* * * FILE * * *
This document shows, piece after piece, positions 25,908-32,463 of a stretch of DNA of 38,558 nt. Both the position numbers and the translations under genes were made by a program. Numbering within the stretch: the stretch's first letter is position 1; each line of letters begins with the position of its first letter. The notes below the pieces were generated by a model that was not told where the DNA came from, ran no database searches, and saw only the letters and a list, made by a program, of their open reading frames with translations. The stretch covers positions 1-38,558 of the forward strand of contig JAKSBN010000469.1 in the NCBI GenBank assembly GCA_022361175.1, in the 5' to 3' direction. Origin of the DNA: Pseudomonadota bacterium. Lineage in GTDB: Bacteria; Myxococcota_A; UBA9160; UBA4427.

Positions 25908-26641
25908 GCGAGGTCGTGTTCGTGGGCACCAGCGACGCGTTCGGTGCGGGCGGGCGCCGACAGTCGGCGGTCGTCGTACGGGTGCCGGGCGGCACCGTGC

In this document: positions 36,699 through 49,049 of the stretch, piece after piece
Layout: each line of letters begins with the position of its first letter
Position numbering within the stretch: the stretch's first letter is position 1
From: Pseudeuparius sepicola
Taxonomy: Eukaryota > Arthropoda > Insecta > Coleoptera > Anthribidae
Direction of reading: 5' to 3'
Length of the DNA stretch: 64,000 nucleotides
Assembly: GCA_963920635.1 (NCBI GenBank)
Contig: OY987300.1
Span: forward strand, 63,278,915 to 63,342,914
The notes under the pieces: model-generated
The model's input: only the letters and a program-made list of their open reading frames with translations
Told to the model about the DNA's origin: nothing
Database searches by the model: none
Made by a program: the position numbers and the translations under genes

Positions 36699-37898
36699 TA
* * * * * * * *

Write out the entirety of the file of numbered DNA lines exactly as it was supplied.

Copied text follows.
This document shows, piece after piece, positions 25,908-32,463 of a stretch of DNA of 38,558 nt. Both the position numbers and the translations under genes were made by a program. Numbering within the stretch: the stretch's first letter is position 1; each line of letters begins with the position of its first letter. The notes below the pieces were generated by a model that was not told where the DNA came from, ran no database searches, and saw only the letters and a list, made by a program, of their open reading frames with translations. The stretch covers positions 1-38,558 of the forward strand of contig JAKSBN010000469.1 in the NCBI GenBank assembly GCA_022361175.1, in the 5' to 3' direction. Origin of the DNA: Pseudomonadota bacterium. Lineage in GTDB: Bacteria; Myxococcota_A; UBA9160; UBA4427.

Positions 25908-26641
25908 GCGAGGTCGTGTTCGTGGGCACCAGCGACGCGTTCGGTGCGGGCGGGCGCCGACAGTCGGCGGTCGTCGTACGGGTGCCGGGCGGCACCGTGC

In this document: positions 36,699 through 49,049 of the stretch, piece after piece
Layout: each line of letters begins with the position of its first letter
Position numbering within the stretch: the stretch's first letter is position 1
From: Pseudeuparius sepicola
Taxonomy: Eukaryota > Arthropoda > Insecta > Coleoptera > Anthribidae
Direction of reading: 5' to 3'
Length of the DNA stretch: 64,000 nucleotides
Assembly: GCA_963920635.1 (NCBI GenBank)
Contig: OY987300.1
Span: forward strand, 63,278,915 to 63,342,914
The notes under the pieces: model-generated
The model's input: only the letters and a program-made list of their open reading frames with translations
Told to the model about the DNA's origin: nothing
Database searches by the model: none
Made by a program: the position numbers and the translations under genes

Positions 36699-37898
36699 TA